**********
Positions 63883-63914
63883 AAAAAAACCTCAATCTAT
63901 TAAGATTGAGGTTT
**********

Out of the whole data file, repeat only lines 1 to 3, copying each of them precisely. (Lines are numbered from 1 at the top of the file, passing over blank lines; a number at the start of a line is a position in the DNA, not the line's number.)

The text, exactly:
Positions 63883-63914
63883 AAAAAAACCTCAATCTAT
63901 TAAGATTGAGGTTT